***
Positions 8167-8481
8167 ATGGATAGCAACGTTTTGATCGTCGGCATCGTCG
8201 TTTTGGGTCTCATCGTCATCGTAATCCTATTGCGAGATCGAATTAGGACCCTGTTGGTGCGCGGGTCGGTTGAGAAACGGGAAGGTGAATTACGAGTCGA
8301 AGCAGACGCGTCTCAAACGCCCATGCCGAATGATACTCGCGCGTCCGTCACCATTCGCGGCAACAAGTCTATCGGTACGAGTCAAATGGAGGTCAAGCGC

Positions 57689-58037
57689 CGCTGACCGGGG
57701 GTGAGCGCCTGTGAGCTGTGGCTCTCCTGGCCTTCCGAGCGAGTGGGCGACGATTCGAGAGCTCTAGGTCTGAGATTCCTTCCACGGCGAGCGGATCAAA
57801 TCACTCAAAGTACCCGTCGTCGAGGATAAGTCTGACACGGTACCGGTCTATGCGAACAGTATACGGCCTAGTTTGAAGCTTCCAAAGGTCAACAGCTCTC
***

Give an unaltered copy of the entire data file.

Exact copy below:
Positions 8167-8481
8167 ATGGATAGCAACGTTTTGATCGTCGGCATCGTCG
8201 TTTTGGGTCTCATCGTCATCGTAATCCTATTGCGAGATCGAATTAGGACCCTGTTGGTGCGCGGGTCGGTTGAGAAACGGGAAGGTGAATTACGAGTCGA
8301 AGCAGACGCGTCTCAAACGCCCATGCCGAATGATACTCGCGCGTCCGTCACCATTCGCGGCAACAAGTCTATCGGTACGAGTCAAATGGAGGTCAAGCGC

Positions 57689-58037
57689 CGCTGACCGGGG
57701 GTGAGCGCCTGTGAGCTGTGGCTCTCCTGGCCTTCCGAGCGAGTGGGCGACGATTCGAGAGCTCTAGGTCTGAGATTCCTTCCACGGCGAGCGGATCAAA
57801 TCACTCAAAGTACCCGTCGTCGAGGATAAGTCTGACACGGTACCGGTCTATGCGAACAGTATACGGCCTAGTTTGAAGCTTCCAAAGGTCAACAGCTCTC